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J Exp Biol. 2003 Aug;206(Pt 15):2539-45.

Thermoregulation is the pits: use of thermal radiation for retreat site selection by rattlesnakes.

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Department of Life Sciences, Indiana State University, 600 Chestnut Street, Terre Haute, Indiana 47809, USA.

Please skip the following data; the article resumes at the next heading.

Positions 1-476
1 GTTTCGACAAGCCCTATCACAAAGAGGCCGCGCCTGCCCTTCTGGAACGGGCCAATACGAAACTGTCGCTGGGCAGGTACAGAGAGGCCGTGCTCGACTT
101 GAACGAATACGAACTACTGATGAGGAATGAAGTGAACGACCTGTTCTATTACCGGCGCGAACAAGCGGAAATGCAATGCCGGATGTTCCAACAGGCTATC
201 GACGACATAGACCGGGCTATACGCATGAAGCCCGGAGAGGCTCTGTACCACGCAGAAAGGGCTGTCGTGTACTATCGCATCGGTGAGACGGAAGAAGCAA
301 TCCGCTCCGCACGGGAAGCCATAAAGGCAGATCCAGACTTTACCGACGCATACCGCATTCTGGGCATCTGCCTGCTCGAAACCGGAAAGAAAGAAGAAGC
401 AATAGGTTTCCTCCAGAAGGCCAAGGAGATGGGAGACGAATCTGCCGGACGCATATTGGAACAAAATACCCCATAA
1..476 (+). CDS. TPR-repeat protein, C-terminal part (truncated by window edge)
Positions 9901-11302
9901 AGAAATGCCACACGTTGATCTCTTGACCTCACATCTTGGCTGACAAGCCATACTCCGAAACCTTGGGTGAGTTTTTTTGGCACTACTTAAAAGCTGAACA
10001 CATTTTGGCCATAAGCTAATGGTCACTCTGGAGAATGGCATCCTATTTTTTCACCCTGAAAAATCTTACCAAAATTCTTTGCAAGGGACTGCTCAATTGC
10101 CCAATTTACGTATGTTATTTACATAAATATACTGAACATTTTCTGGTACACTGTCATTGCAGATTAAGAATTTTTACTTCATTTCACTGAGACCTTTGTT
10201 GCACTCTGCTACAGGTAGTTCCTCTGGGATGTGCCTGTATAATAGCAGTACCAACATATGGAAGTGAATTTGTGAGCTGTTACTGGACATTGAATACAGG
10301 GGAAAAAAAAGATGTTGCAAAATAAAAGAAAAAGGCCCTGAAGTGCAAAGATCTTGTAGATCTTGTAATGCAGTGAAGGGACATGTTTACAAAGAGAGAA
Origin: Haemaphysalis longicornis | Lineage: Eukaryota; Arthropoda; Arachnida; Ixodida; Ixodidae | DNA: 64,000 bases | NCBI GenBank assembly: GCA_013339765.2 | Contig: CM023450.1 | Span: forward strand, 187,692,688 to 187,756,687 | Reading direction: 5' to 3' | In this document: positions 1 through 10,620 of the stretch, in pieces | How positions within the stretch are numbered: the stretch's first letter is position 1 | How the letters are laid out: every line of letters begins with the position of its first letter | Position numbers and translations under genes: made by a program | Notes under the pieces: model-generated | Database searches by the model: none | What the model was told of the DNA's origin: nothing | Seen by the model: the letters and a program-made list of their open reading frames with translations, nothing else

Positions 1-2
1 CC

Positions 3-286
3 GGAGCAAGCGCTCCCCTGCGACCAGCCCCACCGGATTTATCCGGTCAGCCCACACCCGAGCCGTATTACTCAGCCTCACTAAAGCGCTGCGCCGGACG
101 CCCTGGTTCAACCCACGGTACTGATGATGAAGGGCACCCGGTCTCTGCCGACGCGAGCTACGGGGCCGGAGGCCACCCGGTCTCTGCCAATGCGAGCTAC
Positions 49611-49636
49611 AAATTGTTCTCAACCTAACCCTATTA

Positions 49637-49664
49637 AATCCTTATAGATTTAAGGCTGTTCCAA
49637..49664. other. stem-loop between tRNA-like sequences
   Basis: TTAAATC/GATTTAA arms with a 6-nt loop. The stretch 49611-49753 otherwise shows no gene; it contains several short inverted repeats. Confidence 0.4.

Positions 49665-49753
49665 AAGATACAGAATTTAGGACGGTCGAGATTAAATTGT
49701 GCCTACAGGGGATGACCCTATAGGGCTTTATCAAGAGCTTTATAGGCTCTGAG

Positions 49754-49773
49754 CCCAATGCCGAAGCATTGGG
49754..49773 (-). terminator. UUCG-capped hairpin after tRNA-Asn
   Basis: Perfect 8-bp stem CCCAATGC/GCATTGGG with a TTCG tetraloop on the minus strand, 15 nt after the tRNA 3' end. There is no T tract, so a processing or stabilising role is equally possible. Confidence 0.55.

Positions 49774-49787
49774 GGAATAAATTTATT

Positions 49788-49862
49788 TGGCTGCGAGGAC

Pitvipers (Viperidae: Crotalinae) possess unique sensory organs, the facial pits, capable of sensing subtle fluctuations in thermal radiation. Prey acquisition has long been regarded as the sole function of the facial pits. However, the ability to sense thermal radiation could also direct thermoregulatory behavior by remotely sensing nearby surface temperatures. Using a series of behavioral arenas of varying spatial complexity and ecological relevance, we surveyed the ability of the western diamondback rattlesnake Crotalus atrox to direct successful thermoregulatory movements with either functional or disabled facial pits. We found that western diamondback rattlesnakes could base thermoregulatory decisions on thermal radiation cues when their pits were functional, but not when blocked. Our results indicate that the facial pit is part of a generalized sense, and suggest thermoregulation as an alternative hypothesis to prey acquisition for the origin of facial pits.

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